Leading media scholars consider the social and cultural changes that come with the contemporary development of ubiquitous computing.

    Ubiquitous computing and our cultural life promise to become completely interwoven: technical currents feed into our screen culture of digital television, video, home computers, movies, and high-resolution advertising displays. Technology has become at once larger and smaller, mobile and ambient. In Throughout, leading writers on new media—including Jay David Bolter, Mark Hansen, N. Katherine Hayles, and Lev Manovich—take on the crucial challenges that ubiquitous and pervasive computing pose for cultural theory and criticism.

    The thirty-four contributing researchers consider the visual sense and sensations of living with a ubicomp culture; electronic sounds from the uncanny to the unremarkable; the effects of ubicomp on communication, including mobility, transmateriality, and infinite availability; general trends and concrete specificities of interaction designs; the affectivity in ubicomp experiences, including performances; context awareness; and claims on the “real” in the use of such terms as “augmented reality” and “mixed reality.”

    • Hardcover $19.75 £15.99
  • Aesthetic Computing

    Aesthetic Computing

    Paul A. Fishwick

    In Aesthetic Computing, key scholars and practitioners from art, design, computer science, and mathematics lay the foundations for a discipline that applies the theory and practice of art to computing. Aesthetic computing explores the way art and aesthetics can play a role in different areas of computer science. One of its goals is to modify computer science by the application of the wide range of definitions and categories normally associated with making art. For example, structures in computing might be represented using the style of Gaudi or the Bauhaus school. This goes beyond the usual definition of aesthetics in computing, which most often refers to the formal, abstract qualities of such structures—a beautiful proof, or an elegant diagram. The contributors to this book discuss the broader spectrum of aesthetics—from abstract qualities of symmetry and form to ideas of creative expression and pleasure—in the context of computer science. The assumption behind aesthetic computing is that the field of computing will be enriched if it embraces all of aesthetics. Human-computer interaction will benefit—"usability," for example, could refer to improving a user's emotional state—and new models of learning will emerge.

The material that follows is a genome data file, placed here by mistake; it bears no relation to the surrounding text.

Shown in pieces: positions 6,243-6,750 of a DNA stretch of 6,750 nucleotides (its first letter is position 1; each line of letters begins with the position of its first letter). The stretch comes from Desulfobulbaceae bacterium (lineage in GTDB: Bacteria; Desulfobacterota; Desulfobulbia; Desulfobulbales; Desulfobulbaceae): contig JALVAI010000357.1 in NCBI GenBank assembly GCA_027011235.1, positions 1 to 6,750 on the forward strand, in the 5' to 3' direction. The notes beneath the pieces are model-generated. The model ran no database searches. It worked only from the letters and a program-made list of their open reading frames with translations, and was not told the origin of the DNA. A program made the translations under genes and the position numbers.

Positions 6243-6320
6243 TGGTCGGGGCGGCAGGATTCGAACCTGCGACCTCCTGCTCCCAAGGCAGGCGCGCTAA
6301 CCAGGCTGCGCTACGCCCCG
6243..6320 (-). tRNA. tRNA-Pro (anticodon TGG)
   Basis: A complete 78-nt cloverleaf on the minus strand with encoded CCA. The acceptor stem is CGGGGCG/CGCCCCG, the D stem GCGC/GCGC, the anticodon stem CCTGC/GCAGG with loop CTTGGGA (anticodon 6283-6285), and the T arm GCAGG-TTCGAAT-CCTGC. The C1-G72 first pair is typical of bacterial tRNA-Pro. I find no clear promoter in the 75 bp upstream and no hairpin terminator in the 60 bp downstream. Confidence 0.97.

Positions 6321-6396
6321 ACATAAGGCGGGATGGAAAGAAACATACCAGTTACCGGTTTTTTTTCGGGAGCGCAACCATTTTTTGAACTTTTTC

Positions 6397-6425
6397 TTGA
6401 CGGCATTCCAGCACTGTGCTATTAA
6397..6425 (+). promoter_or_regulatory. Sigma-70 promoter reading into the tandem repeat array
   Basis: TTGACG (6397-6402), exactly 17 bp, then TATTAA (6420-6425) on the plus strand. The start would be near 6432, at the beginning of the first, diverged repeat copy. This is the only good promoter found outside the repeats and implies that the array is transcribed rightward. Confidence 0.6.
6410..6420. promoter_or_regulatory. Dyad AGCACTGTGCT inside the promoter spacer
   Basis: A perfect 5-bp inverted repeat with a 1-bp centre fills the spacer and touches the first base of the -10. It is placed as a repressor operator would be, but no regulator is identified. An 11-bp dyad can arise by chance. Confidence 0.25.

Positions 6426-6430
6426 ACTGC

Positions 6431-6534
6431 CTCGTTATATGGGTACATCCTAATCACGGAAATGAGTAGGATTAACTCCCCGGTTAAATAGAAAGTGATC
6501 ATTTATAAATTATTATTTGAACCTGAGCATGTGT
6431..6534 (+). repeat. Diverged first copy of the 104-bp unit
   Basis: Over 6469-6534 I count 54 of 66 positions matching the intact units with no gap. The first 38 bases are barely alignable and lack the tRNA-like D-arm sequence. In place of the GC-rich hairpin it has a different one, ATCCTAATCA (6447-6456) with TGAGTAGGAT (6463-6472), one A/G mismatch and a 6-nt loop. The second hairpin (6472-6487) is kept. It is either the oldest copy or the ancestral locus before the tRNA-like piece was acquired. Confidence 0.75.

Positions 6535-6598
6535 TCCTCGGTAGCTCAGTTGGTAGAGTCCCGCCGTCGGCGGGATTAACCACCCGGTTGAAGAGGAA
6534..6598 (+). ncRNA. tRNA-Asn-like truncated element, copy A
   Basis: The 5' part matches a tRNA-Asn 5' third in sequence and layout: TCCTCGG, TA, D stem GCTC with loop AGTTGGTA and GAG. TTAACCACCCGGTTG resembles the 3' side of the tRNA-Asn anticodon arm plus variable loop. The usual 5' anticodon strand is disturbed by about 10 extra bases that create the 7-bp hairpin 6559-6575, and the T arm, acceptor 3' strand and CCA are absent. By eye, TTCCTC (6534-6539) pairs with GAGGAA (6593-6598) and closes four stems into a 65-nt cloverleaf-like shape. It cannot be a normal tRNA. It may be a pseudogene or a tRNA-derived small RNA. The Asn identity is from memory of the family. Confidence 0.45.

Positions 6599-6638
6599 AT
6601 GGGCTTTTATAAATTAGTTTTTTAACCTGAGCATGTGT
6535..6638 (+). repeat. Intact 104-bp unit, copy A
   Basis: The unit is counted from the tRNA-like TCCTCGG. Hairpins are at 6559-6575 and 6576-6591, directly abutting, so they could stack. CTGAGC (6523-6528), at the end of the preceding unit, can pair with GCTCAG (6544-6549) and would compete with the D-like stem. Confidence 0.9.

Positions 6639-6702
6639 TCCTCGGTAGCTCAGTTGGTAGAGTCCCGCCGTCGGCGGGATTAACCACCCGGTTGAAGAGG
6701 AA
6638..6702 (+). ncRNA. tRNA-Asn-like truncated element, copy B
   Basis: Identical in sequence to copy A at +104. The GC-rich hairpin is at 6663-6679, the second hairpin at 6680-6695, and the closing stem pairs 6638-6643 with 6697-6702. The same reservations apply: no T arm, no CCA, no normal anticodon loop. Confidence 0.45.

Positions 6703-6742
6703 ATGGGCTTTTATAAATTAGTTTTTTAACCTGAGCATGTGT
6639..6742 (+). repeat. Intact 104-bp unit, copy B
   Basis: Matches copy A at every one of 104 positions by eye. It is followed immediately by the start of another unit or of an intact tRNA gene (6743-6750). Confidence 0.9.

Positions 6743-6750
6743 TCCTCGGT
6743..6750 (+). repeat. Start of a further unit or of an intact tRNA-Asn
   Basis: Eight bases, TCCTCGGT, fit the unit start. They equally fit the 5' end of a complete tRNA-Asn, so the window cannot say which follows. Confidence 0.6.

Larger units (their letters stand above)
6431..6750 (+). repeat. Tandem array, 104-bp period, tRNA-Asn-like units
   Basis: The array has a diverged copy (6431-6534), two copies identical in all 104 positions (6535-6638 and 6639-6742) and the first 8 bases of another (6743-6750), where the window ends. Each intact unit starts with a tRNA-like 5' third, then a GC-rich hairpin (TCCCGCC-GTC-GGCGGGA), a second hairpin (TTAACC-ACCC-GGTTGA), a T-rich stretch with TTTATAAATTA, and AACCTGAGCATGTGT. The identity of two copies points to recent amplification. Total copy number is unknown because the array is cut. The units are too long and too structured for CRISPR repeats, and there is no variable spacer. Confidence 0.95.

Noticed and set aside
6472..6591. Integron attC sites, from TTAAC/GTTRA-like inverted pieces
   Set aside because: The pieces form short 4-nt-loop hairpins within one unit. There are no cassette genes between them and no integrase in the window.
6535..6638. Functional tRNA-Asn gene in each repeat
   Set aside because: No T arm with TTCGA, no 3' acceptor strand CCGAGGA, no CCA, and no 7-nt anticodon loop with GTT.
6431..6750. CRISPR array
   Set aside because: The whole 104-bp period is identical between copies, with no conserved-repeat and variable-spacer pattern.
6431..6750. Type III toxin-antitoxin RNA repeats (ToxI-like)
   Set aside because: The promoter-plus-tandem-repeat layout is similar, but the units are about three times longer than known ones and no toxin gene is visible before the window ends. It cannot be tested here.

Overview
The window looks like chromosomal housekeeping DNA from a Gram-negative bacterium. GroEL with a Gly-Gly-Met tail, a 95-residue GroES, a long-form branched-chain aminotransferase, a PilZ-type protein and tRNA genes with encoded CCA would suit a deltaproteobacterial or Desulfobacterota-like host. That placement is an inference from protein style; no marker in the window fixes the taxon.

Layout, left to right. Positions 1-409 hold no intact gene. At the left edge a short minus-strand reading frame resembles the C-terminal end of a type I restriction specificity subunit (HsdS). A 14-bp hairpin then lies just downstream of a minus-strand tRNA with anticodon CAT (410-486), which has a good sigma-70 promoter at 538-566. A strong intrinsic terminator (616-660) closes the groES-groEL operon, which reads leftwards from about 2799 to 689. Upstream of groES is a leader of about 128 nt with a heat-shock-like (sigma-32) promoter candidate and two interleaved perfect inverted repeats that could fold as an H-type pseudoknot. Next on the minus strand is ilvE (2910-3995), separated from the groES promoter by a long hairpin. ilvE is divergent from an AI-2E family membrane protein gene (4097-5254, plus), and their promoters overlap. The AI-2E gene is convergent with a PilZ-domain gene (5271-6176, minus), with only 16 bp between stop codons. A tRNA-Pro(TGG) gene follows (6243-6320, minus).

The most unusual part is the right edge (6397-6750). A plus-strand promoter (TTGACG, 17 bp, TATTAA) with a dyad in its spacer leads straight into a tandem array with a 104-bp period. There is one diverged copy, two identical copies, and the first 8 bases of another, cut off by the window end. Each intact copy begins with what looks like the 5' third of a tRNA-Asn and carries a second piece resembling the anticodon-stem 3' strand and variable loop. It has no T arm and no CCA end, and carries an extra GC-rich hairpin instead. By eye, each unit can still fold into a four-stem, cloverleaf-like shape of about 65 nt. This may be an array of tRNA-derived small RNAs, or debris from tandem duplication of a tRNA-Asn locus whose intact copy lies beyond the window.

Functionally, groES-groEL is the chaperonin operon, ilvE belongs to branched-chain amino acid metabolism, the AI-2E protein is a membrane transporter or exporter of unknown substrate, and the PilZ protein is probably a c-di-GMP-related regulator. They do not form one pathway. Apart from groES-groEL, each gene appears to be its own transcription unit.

Aesthetic Computing approaches its subject from a variety of perspectives. After defining the field and placing it in its historical context, the book looks at art and design, mathematics and computing, and interface and interaction. Contributions range from essays on the art of visualization and "the poesy of programming" to discussions of the aesthetics of mathematics throughout history and transparency and reflectivity in interface design.

    Contributors James Alty, Olav W. Bertelsen, Jay David Bolter, Donna Cox, Stephan Diehl, Mark d'Inverno, Michele Emmer, Paul Fishwick, Monica Fleischmann, Ben Fry, Carsten Görg, Susanne Grabowski, Diane Gromala, Kenneth A. Huff, John Lee, Frederic Fol Leymarie, Michael Leyton, Jonas Löwgren, Roger F. Malina, Laurent Mignonneau, Frieder Nake, Ray Paton, Jane Prophet, Aaron Quigley, Casey Reas, Christa Sommerer, Wolfgang Strauss, Noam Tractinksy, Paul Vickers, Dror Zmiri

    • Hardcover $45.00 £38.00
    • Paperback $19.75 £15.99